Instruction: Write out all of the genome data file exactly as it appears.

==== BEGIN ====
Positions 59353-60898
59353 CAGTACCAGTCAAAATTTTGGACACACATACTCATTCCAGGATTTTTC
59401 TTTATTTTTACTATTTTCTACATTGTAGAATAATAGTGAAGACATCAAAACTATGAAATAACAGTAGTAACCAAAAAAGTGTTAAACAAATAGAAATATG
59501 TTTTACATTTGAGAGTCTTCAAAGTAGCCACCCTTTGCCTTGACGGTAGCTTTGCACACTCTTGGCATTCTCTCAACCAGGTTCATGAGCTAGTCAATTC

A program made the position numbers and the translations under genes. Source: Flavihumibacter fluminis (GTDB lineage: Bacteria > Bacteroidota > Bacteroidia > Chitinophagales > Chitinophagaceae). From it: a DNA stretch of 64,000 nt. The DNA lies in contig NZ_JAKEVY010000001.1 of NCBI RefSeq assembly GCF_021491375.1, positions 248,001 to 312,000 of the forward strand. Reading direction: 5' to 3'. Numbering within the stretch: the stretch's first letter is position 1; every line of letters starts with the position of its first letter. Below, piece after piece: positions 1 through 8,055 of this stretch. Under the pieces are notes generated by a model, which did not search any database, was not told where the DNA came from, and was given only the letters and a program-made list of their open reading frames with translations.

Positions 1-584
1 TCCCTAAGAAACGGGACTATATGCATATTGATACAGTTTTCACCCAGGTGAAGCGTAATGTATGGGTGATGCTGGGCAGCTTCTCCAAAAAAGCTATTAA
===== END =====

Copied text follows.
Positions 59353-60898
59353 CAGTACCAGTCAAAATTTTGGACACACATACTCATTCCAGGATTTTTC
59401 TTTATTTTTACTATTTTCTACATTGTAGAATAATAGTGAAGACATCAAAACTATGAAATAACAGTAGTAACCAAAAAAGTGTTAAACAAATAGAAATATG
59501 TTTTACATTTGAGAGTCTTCAAAGTAGCCACCCTTTGCCTTGACGGTAGCTTTGCACACTCTTGGCATTCTCTCAACCAGGTTCATGAGCTAGTCAATTC

A program made the position numbers and the translations under genes. Source: Flavihumibacter fluminis (GTDB lineage: Bacteria > Bacteroidota > Bacteroidia > Chitinophagales > Chitinophagaceae). From it: a DNA stretch of 64,000 nt. The DNA lies in contig NZ_JAKEVY010000001.1 of NCBI RefSeq assembly GCF_021491375.1, positions 248,001 to 312,000 of the forward strand. Reading direction: 5' to 3'. Numbering within the stretch: the stretch's first letter is position 1; every line of letters starts with the position of its first letter. Below, piece after piece: positions 1 through 8,055 of this stretch. Under the pieces are notes generated by a model, which did not search any database, was not told where the DNA came from, and was given only the letters and a program-made list of their open reading frames with translations.

Positions 1-584
1 TCCCTAAGAAACGGGACTATATGCATATTGATACAGTTTTCACCCAGGTGAAGCGTAATGTATGGGTGATGCTGGGCAGCTTCTCCAAAAAAGCTATTAA